Aside from my disliking a lot of the content of her politics, I also don't like a lot of her style. She will crudely (and probably more clumsily than her husband) triangulate against progressives, will follow the bad advice of the Democratic advisors who are regularly hired to lose U.S. Presidential elections, and all of the rest of the criticisms you know and that don't bear repeating. She will betray the netroots, progressives, etc., too easily, and often for too little policy-related gain. But she'll do so to put herself in a stronger political position, with which she will, often, do a lot of good. It will drive me (and most of you) insane during her Administration, and we will have a great time protesting her.
But I also think that as disappointed as we will be from day to day, from year to year we will agree that the country will be left better off overall for her rule. (Note: this does not apply if you want to see a workers' revolution or anything like that. But I don't think we'll see that under any candidate, and if we do see it, we won't like how it ends.)
Positives: Here's why I have hopes for Hillary, though: I believe that she, and Bill, are at heart relative progressives, but ones given to compromise. Their motto might be one that I've seen around here, and even used myself: "be as progressive as you can be, but no more so than is safe." Most of my disagreement with the Clintons involves a different assessment of how progressive they can be. My hope for a Hillary Presidency is that I think that times have changed. Now, thanks to George W. Bush, she can be much more progressive -- and, most critically, her being progressive for the next eight years is the only real path to greatness in office.
That's key, given my sense of the Clinton's psychology. I think that they are happy with Bill's Presidency to a great extent, especially as it will be viewed historically next to the younger Bush's, but that they are also dissatisfied. I don't think that they want Hillary to run the country solely because they think that they are smarter and harder working than anyone else -- although they do. I think there is something more at work than that:
I think that they want a mulligan.
A mulligan, as you may know, is a "do-over" in golf. I think that in some respects they want a do-over of Bill Clinton's first two terms. I do not think they view this as due to errors they made when in power, but simply because things may be possible now that were not possible then. Specifically, (1) they are no longer as constrained by Reaganism and a hostile Congress, and (2) they finally have an opportunity for greatness.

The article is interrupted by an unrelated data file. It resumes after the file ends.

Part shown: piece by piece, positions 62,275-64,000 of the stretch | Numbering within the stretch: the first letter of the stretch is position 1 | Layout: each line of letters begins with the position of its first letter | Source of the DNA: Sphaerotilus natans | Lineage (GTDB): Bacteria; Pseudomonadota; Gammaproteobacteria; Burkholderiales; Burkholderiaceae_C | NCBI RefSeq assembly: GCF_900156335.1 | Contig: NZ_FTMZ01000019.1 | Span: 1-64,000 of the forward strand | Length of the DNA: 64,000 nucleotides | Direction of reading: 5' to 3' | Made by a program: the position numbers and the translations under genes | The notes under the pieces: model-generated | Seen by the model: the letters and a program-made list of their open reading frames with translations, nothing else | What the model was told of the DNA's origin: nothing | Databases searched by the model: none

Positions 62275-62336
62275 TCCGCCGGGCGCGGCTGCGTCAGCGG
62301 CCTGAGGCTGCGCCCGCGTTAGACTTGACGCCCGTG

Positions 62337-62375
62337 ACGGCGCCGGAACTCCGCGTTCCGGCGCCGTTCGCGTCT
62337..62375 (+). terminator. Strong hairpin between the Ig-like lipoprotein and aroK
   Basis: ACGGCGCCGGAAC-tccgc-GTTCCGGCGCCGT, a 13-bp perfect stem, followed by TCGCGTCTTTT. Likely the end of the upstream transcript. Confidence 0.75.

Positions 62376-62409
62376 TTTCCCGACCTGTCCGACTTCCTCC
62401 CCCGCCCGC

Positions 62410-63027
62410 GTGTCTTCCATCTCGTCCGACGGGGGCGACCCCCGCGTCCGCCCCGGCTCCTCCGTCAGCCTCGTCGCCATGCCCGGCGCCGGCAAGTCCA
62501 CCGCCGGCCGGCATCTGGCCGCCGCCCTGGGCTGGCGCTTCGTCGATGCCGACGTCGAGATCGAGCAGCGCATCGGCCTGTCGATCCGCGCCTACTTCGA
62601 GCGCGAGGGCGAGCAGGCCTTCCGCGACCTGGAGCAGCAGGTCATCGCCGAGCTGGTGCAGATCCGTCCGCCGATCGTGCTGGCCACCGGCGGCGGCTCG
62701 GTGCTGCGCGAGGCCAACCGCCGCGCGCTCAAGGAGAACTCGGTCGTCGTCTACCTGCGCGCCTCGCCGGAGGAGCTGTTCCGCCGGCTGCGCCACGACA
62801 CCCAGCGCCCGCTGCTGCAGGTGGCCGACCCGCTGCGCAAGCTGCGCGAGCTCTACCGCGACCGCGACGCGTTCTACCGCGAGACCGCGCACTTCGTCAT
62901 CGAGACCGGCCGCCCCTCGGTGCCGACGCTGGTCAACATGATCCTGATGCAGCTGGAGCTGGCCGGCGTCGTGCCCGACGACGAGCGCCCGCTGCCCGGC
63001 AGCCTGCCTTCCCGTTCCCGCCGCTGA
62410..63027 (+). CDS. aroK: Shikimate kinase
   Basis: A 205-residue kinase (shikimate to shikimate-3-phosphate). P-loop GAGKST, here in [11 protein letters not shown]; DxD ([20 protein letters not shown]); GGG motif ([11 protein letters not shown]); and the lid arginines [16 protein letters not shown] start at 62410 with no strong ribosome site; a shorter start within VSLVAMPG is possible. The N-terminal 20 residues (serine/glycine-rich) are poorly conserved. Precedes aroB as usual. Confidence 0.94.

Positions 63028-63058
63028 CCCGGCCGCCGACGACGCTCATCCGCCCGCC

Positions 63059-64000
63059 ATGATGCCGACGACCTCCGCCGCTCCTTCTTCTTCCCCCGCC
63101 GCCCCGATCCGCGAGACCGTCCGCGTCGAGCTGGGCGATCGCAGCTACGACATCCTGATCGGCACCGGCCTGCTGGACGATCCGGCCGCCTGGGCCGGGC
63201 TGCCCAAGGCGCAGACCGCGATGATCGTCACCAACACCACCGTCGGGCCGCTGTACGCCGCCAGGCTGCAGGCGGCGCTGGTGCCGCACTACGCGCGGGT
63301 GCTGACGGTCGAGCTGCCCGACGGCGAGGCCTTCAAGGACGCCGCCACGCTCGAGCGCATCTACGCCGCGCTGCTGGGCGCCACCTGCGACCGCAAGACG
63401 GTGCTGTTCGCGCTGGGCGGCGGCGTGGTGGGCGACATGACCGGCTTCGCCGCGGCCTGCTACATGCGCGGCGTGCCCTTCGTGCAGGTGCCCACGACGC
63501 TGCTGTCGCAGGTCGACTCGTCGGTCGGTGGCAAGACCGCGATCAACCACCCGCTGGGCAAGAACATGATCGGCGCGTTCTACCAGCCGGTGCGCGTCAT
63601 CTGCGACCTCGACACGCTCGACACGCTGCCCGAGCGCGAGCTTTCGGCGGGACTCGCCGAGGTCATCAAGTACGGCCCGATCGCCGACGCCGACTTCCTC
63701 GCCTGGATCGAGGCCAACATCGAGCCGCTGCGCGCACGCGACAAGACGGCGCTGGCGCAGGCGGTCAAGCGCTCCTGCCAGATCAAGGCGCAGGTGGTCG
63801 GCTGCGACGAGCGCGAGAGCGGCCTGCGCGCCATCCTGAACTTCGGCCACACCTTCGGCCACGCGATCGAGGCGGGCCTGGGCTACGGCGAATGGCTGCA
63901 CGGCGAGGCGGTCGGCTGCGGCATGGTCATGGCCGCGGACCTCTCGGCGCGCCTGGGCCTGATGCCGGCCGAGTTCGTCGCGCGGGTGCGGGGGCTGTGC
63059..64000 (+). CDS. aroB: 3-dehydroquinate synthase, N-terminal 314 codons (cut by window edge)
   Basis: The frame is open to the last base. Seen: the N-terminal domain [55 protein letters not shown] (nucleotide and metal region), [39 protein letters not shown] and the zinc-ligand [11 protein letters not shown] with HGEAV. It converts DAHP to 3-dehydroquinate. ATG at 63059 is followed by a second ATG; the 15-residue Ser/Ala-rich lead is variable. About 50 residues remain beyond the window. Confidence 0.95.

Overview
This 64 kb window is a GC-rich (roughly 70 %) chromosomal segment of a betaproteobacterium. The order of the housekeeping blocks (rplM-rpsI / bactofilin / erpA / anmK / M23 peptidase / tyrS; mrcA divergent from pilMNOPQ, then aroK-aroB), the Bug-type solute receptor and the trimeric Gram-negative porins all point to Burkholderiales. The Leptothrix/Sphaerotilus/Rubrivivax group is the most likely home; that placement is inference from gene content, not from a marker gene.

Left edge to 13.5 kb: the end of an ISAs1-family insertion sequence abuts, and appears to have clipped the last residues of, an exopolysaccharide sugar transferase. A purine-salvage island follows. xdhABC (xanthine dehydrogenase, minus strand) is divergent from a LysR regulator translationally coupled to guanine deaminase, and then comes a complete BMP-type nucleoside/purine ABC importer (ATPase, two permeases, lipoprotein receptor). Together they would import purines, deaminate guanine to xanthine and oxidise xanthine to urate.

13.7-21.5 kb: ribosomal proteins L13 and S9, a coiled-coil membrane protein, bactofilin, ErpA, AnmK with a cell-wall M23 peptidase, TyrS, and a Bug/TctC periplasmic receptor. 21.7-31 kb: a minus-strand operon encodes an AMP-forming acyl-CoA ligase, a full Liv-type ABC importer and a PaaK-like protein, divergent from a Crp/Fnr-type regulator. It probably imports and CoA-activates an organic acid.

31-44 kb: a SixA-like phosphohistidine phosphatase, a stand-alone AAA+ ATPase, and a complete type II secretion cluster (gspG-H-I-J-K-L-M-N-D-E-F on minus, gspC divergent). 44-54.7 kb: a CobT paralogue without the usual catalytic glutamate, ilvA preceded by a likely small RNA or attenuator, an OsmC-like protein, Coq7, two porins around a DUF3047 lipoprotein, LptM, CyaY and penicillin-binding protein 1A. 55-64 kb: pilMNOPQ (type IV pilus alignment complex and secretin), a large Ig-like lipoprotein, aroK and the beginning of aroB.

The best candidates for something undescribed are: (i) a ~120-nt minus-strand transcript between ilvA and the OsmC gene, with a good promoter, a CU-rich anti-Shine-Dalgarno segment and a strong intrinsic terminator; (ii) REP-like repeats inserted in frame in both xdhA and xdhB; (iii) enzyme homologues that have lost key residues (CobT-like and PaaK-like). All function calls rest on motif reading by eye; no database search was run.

Let's take the last one first: the rap on Clinton when he left office, aside from all that unpleasantness about sex, was that he would not be judged to be a great President because -- unlike Lincoln, unlike FDR -- he had never had the crisis that would allow him to achieve greatness. Well, what a difference a Bush makes! Clinton's achievements will be looked on kindly by history -- his handling of the Balkans seems masterful next to Bush's bumbling, and his achieving a budget surplus seems almost poignant in the context of Bush and Cheney's explosion of the deficit -- but they pale compared to what the next President will be able to achieve if he or she is truly able to bring the nation's problems to heel. International havoc, budget insanity, the greenhouse effect, the housing and credit collapse, even trying to undo some of the damage caused by trade agreements -- this is truly "greatness thrust upon them" territory. They may look at themselves as a tested and experienced team who can mow through the nation's ills like dandelions.
But it's the changing political environment that may matter as much. Clinton came to prominence as head of the DLC, trying to accommodate the party to the still-powerful Reagan revolution and the removal from the political system of any effective countervailing force to high-priced lobbyists, mentioned above. It was a time when we had worse than today's Blue Dogs in the Democratic Party and the Republican Party lost much of whatever former shame or restraint it may once have had.
There were two possible responses to the increased power of money (and decreased power of labor) in the political system: struggle against it or embrace it. For over a decade, Democrats struggled against it. In 1992, Clinton gave into it. While not unfriendly to Labor, his view was that the Democrats had to have as much monetary parity as possible with Republicans. And, increasingly, the Democrats became the party of big banks. Within the Administration, Robert Rubin won out over Robert Reich, the Democratic Party became the anti-deficit party -- but also would not deliver on the promises of the Great Society -- and damned if the economy didn't hum along just as predicted. But the public was still crazy from Reaganomics and the tax-cut fever, and the tax hike that saved the economy, coupled with the betrayal of the party by Congressional Democrats who helped scuttle the Clinton health plan, doomed the party for over a decade following the 1994 elections. For the rest of his time in office, Clinton could not accomplish much that was simultaneously progressive and consequential.